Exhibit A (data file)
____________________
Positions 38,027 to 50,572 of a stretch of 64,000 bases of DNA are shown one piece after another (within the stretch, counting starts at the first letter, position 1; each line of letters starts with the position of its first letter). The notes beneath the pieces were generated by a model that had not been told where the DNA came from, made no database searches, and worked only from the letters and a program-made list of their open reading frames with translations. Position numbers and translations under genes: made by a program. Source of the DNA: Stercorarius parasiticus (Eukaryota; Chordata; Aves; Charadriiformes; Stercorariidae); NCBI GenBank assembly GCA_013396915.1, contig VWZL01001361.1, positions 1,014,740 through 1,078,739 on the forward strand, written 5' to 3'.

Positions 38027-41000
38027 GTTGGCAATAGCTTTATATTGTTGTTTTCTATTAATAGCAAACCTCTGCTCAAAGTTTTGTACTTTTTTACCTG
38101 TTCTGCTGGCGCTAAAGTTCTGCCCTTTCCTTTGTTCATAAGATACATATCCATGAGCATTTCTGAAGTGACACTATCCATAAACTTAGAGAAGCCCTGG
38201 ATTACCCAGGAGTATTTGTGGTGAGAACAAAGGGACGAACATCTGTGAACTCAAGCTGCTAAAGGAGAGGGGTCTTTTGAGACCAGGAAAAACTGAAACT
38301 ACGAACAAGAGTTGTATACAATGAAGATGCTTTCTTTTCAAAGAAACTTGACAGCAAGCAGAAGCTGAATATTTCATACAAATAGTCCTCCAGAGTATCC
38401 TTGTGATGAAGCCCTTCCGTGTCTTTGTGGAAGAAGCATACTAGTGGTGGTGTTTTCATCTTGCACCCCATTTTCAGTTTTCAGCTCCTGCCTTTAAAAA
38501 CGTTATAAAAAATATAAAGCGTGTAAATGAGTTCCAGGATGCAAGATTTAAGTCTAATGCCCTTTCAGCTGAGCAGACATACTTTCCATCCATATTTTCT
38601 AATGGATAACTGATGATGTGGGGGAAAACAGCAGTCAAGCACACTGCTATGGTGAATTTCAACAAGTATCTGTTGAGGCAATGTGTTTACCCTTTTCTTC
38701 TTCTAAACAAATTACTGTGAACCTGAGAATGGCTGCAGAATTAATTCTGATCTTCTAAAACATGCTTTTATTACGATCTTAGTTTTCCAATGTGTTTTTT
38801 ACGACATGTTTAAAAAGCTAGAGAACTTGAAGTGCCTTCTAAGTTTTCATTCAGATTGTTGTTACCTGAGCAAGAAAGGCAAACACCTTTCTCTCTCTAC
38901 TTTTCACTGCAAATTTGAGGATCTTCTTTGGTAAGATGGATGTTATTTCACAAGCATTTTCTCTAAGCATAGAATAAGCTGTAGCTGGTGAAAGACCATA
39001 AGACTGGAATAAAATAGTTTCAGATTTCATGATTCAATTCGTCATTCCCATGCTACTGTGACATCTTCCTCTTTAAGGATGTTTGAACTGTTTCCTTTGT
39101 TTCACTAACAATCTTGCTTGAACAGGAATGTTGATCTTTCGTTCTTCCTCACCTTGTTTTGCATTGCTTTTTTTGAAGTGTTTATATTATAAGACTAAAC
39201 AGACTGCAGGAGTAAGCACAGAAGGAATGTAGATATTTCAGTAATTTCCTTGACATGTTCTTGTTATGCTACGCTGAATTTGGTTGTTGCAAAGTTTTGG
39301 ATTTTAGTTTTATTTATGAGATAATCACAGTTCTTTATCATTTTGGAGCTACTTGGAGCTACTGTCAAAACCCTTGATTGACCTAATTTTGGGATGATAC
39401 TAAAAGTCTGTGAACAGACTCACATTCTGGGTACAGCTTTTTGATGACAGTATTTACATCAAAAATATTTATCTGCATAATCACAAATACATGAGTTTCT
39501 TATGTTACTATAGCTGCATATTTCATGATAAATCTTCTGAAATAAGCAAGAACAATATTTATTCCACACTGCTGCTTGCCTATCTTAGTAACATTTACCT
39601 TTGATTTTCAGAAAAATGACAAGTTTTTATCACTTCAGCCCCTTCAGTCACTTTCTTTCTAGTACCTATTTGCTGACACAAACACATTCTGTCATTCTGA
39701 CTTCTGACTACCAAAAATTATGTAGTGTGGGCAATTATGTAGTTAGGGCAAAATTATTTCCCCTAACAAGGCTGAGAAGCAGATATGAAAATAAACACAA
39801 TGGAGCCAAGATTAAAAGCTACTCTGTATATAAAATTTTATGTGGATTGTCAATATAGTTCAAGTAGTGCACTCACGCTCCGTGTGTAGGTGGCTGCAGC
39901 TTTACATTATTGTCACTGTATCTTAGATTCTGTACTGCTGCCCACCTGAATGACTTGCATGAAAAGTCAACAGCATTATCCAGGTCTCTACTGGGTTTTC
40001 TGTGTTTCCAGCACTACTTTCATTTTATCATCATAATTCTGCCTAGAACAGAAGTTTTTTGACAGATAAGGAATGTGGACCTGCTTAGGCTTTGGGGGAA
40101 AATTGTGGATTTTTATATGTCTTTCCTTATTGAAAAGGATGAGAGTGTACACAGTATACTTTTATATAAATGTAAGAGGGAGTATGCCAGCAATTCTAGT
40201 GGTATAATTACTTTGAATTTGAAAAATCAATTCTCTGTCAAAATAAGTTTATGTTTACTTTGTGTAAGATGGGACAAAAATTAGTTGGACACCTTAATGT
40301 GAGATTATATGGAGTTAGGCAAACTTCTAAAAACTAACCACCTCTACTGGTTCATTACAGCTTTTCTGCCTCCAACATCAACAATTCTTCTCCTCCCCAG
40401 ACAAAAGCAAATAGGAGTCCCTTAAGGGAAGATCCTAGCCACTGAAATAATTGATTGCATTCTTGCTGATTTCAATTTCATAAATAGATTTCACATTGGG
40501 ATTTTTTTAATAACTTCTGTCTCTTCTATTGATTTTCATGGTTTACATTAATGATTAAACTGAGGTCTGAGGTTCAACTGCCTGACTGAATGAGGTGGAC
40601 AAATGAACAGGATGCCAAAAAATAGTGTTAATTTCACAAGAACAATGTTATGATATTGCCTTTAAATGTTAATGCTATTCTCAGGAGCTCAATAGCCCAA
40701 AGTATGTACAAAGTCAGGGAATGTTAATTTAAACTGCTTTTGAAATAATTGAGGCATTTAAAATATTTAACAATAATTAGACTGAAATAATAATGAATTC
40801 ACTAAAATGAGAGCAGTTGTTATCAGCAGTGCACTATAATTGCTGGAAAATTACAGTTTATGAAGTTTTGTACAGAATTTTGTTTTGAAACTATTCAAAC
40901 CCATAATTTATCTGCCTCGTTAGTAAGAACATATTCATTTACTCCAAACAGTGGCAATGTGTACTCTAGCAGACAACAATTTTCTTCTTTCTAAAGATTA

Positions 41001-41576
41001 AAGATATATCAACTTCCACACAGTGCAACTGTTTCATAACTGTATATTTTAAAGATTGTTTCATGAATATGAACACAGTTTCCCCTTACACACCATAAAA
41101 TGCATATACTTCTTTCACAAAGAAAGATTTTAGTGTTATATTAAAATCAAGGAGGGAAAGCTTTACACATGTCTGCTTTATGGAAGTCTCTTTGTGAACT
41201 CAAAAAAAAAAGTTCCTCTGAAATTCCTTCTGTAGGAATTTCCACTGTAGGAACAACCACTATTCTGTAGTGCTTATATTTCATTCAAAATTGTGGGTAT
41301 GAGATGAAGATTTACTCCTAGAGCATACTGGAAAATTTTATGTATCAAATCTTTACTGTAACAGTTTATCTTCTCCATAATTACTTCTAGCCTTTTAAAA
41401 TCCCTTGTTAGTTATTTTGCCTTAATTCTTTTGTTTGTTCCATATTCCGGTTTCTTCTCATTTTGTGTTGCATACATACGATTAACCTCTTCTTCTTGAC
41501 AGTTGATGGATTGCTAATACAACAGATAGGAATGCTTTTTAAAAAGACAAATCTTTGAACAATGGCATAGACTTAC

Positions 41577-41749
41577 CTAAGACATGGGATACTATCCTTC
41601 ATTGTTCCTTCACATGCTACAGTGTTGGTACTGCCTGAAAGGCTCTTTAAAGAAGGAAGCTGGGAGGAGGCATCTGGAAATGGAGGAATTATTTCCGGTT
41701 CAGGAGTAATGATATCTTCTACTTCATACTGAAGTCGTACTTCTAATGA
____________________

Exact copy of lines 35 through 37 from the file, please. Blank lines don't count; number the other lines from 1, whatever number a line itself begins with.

41101 TGCATATACTTCTTTCACAAAGAAAGATTTTAGTGTTATATTAAAATCAAGGAGGGAAAGCTTTACACATGTCTGCTTTATGGAAGTCTCTTTGTGAACT
41201 CAAAAAAAAAAGTTCCTCTGAAATTCCTTCTGTAGGAATTTCCACTGTAGGAACAACCACTATTCTGTAGTGCTTATATTTCATTCAAAATTGTGGGTAT
41301 GAGATGAAGATTTACTCCTAGAGCATACTGGAAAATTTTATGTATCAAATCTTTACTGTAACAGTTTATCTTCTCCATAATTACTTCTAGCCTTTTAAAA